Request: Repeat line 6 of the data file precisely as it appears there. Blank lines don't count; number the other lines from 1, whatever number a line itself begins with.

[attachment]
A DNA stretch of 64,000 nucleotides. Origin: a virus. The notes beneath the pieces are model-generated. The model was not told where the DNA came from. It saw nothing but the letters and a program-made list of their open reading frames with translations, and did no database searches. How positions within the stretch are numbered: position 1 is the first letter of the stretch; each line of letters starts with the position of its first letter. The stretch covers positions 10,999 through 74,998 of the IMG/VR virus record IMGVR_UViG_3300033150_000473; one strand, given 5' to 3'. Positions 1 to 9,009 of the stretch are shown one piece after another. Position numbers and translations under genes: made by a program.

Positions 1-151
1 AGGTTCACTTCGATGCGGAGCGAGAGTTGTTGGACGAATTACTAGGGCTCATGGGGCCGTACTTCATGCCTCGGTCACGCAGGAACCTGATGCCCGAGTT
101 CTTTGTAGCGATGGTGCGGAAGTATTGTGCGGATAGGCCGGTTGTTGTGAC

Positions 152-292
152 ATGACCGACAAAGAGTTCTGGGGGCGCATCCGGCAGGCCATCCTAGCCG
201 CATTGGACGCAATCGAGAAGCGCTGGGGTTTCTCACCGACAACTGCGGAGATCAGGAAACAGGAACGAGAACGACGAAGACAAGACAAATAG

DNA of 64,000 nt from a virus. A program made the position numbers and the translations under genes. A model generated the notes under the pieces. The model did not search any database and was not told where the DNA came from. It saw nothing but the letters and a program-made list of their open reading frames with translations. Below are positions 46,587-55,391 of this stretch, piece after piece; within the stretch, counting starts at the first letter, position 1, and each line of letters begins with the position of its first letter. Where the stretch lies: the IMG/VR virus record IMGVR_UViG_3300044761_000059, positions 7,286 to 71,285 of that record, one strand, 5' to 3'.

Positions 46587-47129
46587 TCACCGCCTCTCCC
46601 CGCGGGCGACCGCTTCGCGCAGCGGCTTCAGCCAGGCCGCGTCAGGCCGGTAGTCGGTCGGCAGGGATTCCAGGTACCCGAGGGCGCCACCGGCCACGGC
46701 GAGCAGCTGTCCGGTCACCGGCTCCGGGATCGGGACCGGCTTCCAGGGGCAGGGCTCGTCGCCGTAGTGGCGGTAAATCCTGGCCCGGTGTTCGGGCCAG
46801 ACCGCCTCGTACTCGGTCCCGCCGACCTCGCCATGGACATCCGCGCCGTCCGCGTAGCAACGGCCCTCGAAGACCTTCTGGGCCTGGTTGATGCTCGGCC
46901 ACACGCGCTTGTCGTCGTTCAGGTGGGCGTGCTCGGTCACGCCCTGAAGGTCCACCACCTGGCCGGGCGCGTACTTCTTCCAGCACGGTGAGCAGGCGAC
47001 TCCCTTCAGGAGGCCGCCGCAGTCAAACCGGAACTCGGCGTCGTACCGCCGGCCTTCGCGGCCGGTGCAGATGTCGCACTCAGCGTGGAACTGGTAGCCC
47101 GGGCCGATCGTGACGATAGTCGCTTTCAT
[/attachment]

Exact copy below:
152 ATGACCGACAAAGAGTTCTGGGGGCGCATCCGGCAGGCCATCCTAGCCG